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clinical research essay 1

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Introduction

CLINICAL RESEARCH Title: "Healthy volunteers participating in clinical trials are sufficiently well informed about the risks prior to giving consent and the financial reimbursement is appropriate." Clinical trials have a variety of definitions but are recognised as being a research study designed to test the safety and effectiveness of drugs, devices, treatments, or preventative measures in humans.1 Carefully conducted clinical trials are seen as the fastest and safest way to find treatments that work in people and ways to improve health. In the search to understand, prevent and treat disease, clinical trials involving healthy volunteers and patients are found to play a vital role.2 Healthy volunteers in a clinical trial are classified as being males and between the ages of 18 to 45 years old.1There are four phases in clinical trials and each one varies in size, character and focus. Phase I is the first phase and it primarily determines how a medicine works in humans and helps to predict a suitable dosage regime for the medicine. It is the earliest phase of a clinical trial and it is used to determine the effectiveness of the drug, the dose, side effects and its metabolism.3 Phase I also provides information about the pharmacokinetics and pharmacological factors of the novel drug and from these studies, improvements are made for the phase II studies that are to follow.3 Choosing whether or not to take part in a clinical trial is one of the toughest decisions facing a person and most people don't really pay much attention to clinical trials until they are diagnosed with a serious ...read more.

Middle

The risks may be unpleasant, serious or even life-threatening side-effects to experimental treatment.6 From studies carried on informed consent the question whether healthy volunteers participating in clinical trials are sufficiently informed of the risks is debateable. In a paper by Griffin7 on how much information do participants retain from the informed consent process it examined how previous studies had reported mixed information about how much information study participants actually can read, understand and retain after completing the informed consent process. It examined how fewer studies "had examined disparities in the retention and recall of information by patient factors, such as age, education and race."7 Not "retaining or being able to recall information from the informed consent process has potentially important ethical and legal implications and consequences for research quality and integrity especially when found in populations that commonly are underserved or underrepresented in clinical trials."7 In this paper by Griffin a study7 was carried out in order to determine how much basic knowledge participants finishing a "five year, multi-centre, double-blinded randomized, placebo controlled clinical trial had about the study."7 The participants were asked at their final follow-up visit three multiple-choice questions which were: the "study's purpose; the name of the medication under investigation and the main side effect of the medication."7 The associations between knowledge of these fundamental details and participant social and demographic factors were investigated. A majority of participants correctly recalled the study's purpose (64.7%) and medication (79.6%), but few correctly reported the main side effect (31.1%). ...read more.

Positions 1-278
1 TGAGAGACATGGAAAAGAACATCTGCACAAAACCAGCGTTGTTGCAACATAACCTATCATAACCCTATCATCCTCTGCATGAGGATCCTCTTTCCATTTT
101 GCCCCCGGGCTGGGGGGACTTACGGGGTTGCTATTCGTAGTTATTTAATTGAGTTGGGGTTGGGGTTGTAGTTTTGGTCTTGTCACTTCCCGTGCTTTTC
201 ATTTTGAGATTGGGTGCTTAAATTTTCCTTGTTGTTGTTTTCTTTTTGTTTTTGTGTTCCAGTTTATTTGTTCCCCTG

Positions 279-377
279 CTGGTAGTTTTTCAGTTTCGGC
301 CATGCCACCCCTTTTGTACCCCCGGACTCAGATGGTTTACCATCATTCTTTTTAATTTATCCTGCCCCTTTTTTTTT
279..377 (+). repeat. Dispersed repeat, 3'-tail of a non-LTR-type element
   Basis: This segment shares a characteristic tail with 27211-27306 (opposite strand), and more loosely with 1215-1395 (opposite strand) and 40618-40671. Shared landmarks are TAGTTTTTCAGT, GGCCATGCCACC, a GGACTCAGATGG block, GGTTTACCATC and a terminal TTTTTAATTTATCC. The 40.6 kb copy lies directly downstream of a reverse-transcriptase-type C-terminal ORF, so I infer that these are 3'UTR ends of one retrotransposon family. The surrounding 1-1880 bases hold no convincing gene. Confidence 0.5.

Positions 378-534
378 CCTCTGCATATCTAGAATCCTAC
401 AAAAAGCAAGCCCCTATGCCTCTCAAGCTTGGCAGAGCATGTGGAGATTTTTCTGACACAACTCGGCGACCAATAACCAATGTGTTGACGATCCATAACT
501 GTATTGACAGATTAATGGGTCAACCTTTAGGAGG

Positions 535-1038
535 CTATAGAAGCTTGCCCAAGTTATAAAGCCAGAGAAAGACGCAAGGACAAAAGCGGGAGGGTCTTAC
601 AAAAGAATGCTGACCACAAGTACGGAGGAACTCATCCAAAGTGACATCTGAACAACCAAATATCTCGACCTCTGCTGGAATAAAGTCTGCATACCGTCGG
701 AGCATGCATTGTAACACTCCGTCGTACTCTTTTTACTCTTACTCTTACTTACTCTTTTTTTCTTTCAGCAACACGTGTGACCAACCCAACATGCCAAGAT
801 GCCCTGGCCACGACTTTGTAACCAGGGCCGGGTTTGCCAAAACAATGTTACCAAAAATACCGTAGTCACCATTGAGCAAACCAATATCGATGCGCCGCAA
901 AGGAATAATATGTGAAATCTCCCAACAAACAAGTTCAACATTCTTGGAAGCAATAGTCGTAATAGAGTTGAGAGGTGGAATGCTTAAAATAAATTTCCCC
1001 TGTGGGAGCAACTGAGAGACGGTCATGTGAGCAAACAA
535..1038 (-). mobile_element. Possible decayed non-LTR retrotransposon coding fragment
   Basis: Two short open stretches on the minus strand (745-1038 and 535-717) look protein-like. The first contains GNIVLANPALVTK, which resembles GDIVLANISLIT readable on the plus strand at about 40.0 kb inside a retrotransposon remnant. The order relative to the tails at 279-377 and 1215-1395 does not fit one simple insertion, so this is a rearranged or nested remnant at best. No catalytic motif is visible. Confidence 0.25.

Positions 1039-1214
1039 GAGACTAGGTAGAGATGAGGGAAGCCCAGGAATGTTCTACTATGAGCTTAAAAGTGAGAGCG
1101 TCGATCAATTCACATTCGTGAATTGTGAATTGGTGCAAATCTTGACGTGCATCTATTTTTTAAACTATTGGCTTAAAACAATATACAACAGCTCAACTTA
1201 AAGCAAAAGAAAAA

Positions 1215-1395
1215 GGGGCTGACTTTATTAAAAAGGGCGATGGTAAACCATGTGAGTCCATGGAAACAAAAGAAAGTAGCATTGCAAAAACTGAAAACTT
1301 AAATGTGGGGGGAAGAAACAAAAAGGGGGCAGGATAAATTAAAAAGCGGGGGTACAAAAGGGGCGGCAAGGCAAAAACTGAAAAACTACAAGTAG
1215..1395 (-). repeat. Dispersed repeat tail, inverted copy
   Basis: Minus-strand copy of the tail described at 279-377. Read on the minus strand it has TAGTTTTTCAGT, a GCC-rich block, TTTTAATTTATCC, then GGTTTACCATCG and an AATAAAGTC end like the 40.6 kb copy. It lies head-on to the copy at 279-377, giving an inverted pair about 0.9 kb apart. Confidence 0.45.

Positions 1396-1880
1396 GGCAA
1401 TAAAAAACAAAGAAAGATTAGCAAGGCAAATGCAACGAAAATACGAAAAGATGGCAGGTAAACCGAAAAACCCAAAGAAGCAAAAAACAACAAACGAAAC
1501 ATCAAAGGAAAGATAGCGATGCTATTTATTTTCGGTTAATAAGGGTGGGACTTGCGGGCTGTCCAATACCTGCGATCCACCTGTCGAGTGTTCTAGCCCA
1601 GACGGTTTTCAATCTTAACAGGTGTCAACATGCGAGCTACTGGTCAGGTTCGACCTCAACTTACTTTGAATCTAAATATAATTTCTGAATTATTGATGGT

Conclusion

One healthy volunteer who was remained unnamed in the news stated he had participated in clinical trials for over 9 years and felt that he was reimbursed suitably as the money had helped him to pay off his debts yearly. Also he did not feel anxious about participating as a healthy volunteer in any clinical trial after the disastrous effects of the TGN1412 trial. But what is also surprising is in a journal article by Moberly11 he states that despite this catastrophe that occurred "clinical trial recruiters saw surges of interest from would-be volunteers." Although this was mainly from individuals who were unaware that they could get paid for participating in phase I trials as healthy volunteers. It was questioned whether this surge that was seen would "lead to increased recruitment"11 in clinical trials. It should be noted that those six individual men who suffered multiple organ failure after participating in the TGN1412 trial feel that no amount of money can compensate for the severe effects they have incurred. Therefore the �2,000 they were each paid to take one dose of the drug is not financially adequate.11 The findings from many papers such as that from Griffin7 and Lavori8 suggest that even the most basic information may not be understood or retained by important subgroups of patients enrolled in clinical trials but participants in most cases are fully informed about the risks involved in the trial. By implementing effective strategies, such as "additional time and effort for consent or repetition of study information, may be necessary in order to assure ethical and valid consent."7 In relation to whether financial reimbursement is appropriate in my eyes is debateable. ...read more.

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